I ignore it, I let it go, I spin wryly humorous comments out of it to my sister, but today I just couldn’t ignore being ignored any longer. The girl in question, let’s call her Sidney, is a fairly frequent customer at my new job. She graduated a few classes below me, but was tangentially apart of this group of misguided music fans/eastern mystics without a compass. The first time she saw me she looked over at me with an, “Oh, shit, it’s her”expression, then looked away, and has since made her invisible friends proud by ignoring me on two other occasions. Today I waited on her and her mother. I just couldn’t take the bullshit anymore. What am I being ostracized for, exactly? Taking out more books than anyone else at the library? Raising my hand in class and having the right answers? Listening to 80’s New Wave and 90’s alternative instead of bad frat boy reggae? Is this really worth being pointedly cruel to someone? It wasn’t when we were kids, but kids are kids. Why, ten years on, am I still the pariah?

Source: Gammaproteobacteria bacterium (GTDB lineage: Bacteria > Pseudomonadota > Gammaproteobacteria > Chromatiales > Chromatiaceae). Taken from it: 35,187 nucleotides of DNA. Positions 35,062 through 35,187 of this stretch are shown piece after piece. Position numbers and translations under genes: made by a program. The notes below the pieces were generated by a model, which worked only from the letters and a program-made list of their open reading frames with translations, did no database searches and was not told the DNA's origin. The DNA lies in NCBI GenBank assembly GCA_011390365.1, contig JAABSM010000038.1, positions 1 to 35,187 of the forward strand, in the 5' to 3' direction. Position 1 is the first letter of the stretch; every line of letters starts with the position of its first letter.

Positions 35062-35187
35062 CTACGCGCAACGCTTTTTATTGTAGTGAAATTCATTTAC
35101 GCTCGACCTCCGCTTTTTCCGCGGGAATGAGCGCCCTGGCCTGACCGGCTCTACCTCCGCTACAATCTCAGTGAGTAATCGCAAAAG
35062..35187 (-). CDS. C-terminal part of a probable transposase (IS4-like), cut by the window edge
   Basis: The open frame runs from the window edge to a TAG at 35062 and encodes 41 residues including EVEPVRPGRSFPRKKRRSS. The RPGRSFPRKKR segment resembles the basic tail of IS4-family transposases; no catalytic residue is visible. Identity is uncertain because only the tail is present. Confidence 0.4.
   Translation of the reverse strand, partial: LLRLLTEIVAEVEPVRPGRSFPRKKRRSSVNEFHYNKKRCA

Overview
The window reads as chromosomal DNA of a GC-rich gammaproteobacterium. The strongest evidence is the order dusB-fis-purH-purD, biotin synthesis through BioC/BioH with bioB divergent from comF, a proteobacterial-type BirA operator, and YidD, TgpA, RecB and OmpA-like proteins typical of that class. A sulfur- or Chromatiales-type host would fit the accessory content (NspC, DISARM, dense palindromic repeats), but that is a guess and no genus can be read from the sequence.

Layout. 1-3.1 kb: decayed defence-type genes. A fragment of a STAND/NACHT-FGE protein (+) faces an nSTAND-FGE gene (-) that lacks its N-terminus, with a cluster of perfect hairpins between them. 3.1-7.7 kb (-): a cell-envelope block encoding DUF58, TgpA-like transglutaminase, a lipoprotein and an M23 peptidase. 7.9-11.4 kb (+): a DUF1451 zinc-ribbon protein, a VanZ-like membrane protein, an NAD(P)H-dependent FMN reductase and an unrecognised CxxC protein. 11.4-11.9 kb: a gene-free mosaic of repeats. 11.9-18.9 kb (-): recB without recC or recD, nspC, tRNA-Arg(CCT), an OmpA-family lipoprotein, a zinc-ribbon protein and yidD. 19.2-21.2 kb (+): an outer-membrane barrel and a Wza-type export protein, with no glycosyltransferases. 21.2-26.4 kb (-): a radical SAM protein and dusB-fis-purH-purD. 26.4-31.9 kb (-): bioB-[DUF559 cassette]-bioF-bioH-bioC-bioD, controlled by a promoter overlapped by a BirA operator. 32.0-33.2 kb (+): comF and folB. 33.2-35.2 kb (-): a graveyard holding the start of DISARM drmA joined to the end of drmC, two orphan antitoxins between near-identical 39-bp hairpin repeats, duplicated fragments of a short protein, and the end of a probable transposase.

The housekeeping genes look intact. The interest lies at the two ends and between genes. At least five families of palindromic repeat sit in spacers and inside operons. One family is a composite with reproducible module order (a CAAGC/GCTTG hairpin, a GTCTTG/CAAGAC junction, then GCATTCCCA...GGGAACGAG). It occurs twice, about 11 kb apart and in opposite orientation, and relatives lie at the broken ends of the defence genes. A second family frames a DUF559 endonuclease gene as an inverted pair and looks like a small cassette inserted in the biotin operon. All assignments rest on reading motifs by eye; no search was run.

“Hi Sidney,,” I said out loud. Inside, I said, “To Hell with it.”
“Hi,how are you?” she said.
“I’m fine, and I’ve been fine the last couple of times you came in here, ” I said. She could tell my manager if she wanted. I really didn’t care. I had to stand up for myself.
After grimacing in shock, she recovered and said, “I apologize for not speaking to you.” She turned to her mom-who seemed to be in her cups, or at least acting spacy to seem young and carefree-and said, “I’m just rude. Doesn’t everyone say I’m rude like that, Mom?”